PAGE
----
Connect with us

Hi, what are you looking for?


World Mission Sunday called ‘even more important’ amid wars in Holy Land, Ukraine

Pope Francis arrives for an audience with members of Fidesco at the Vatican March 20, 2021. Fidesco is a Catholic organization that recruits and deploys people for missionary and development work. (OSV News photo/Vatican Media)
Pope Francis arrives for an audience with members of Fidesco at the Vatican March 20, 2021. Fidesco is a Catholic organization that recruits and deploys people for missionary and development work. (OSV News photo/Vatican Media)

(OSV News) — Amid wars in the Middle East and Ukraine, this year’s World Mission Sunday is “even more important” than ever, said an executive from the U.S. offices of the Pontifical Mission Societies.

The universal Catholic Church will mark the observance Oct. 22, and the collection taken up that day forms the primary financial support for the societies, which have a presence in some 1,100 dioceses in Africa, Asia, Latin America, the Pacific Islands and parts of Europe.

Pope Francis’ theme for the 2023 World Mission Sunday is “Hearts on fire, feet on the move,” which recalls the encounter between two disciples and the risen Christ on the road to Emmaus (Lk 24:13-35).

In an Oct. 18 message he recorded for the Pontifical Mission Societies and posted by the societies on X (formerly Twitter), Pope Francis said that World Mission Sunday was about “worship and mission.”

Speaking in Spanish, Pope Francis urged the faithful to “recognize the Father and worship him in spirit and truth, and go out to announce that message. Not as one who proselytizes, but as one who shares a great grace.”

He described it as a mission “shared with brothers,” that says “this is what I feel, this is the grace I received, I pass it on to you, I give it to you.

“You can do this if you are capable of worshipping,” said Pope Francis.

With “the ongoing situation in the world,” World Mission Sunday “should actually open us to be even more generous,” Ines San Martin, vice president of marketing and communications for the societies’ U.S. office, told OSV News from Rome ahead of the observance. “Now more than ever, the church in the Holy Land needs us, the church in Ukraine needs us.”

“The oldest church has to help the youngest church currently suffering so much due to the devastation of war. We at TPMS strive to model peace by supporting all those suffering from conflicts around the world,” Msgr. Kieran Harrington, national director of the Pontifical Mission Societies, said.

The societies’ worldwide network, which operates at the service of the pope, consists of four organizations designated as pontifical by Pope Pius XI in 1922.

The Society for the Propagation of the Faith supports the evangelization efforts of the local church; the Missionary Childhood Association educates children about their part in the church’s missionary outreach; the Society of St. Peter the Apostle trains the next generation of missionary clergy and consecrated religious; and the Missionary Union of Priests and Religious focuses on forming clergy, religious and pastoral leaders more deeply in their role as evangelizers.

The collection taken up on World Mission Sunday forms the primary financial support for the Pontifical Mission Societies, with U.S. Catholics donating about $30 million in 2022.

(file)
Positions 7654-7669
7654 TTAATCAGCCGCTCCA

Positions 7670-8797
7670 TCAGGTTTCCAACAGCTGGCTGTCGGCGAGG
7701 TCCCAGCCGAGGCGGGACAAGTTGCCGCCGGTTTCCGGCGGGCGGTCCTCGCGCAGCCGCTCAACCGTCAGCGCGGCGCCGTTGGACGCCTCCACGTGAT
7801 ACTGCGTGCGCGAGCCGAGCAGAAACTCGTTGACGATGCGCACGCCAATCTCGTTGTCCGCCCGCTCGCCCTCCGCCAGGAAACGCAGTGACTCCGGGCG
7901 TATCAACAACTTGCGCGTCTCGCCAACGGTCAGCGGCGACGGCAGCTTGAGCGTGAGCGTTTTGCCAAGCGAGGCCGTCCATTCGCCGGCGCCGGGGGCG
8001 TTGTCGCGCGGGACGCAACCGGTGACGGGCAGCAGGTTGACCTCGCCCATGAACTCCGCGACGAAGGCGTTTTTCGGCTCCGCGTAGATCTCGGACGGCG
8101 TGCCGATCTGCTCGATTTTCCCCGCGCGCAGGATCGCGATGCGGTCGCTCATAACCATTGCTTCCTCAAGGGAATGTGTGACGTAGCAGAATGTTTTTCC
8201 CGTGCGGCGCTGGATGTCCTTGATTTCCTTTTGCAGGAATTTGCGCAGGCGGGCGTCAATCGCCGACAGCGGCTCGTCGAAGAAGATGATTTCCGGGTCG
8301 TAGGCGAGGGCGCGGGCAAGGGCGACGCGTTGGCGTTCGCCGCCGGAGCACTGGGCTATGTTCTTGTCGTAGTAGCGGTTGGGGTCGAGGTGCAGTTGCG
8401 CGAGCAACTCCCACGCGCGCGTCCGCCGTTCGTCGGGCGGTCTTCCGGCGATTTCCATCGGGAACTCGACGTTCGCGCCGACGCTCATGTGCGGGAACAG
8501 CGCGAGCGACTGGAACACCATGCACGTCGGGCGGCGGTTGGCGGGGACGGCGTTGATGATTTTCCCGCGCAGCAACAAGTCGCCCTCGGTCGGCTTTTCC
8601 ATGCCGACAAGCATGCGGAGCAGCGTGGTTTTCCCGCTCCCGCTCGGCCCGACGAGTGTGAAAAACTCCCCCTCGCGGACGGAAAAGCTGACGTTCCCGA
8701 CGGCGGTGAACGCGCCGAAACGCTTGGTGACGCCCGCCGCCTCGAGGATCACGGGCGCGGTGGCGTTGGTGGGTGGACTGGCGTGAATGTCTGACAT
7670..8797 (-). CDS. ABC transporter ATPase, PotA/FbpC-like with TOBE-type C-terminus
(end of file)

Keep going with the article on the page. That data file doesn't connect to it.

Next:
The generosity of the nation’s Catholic faithful “cannot be underscored (enough),” said San Martin.

“World Mission Sunday is a concrete response to what is happening in the world,” she said.

Cardinal Christophe Pierre, papal nuncio to the U.S., noted in a reflection for the autumn 2023 issue of Mission magazine, published by the societies, that the collection makes it possible “to provide annual subsidies to missionary dioceses, and to directly support mission seminaries and religious formation houses, the education of children in mission schools, the building of chapels and churches, as well as sustaining homes for orphaned children, the elderly and the sick.”

The support is far more than financial, said San Martin.

“When we say that (the societies) feed the poor, we do mean hunger, but we also mean the hunger of the soul,” said San Martin. “And World Mission Sunday is a great response to give peace — not just material peace, but also spiritual peace to those in need.”

Having a missionary spirit “means we truly are open to our brothers and sisters, and (we are) sharing with others the joy that comes from having met Christ,” she said.

That joy can help to build peace among communities and nations, San Martin said.

“Do you really hate your brother when you see Christ in him?” she said.

Yet “the problem is that we have in many ways given up our missionary animations,” San Martin admitted. “It should be a desperate need (for us) to go out and spread the Gospel, to really answer the great command (of Christ) to make disciples of all nations.”

World Mission Sunday is an opportunity for Catholics to recommit themselves to fulfilling that task, she said, adding “it truly does start with knowing that Jesus died for us to save us.”

Gina Christian is a national reporter for OSV News. Follow her on X, formerly Twitter, at @GinaJesseReina.

You May Also Like


By Karla Fierro DETROIT (OSV News) — Nicole Duque, 23, has always desired to become a mother. She was born and raised in the...


By Linda Reeves MIAMI (OSV News) — Divine intervention may be the only explanation for how two college teammates graduated, ventured off on different...


BETHESDA, Md. (OSV News) — Archbishop Timothy P. Broglio of the U.S. Archdiocese for Military Services has called a decision by a U.S. military...


ROLLING FORK, Miss. (OSV News) — No less than 23 people have been killed after at least one powerful tornado tore through rural Mississippi...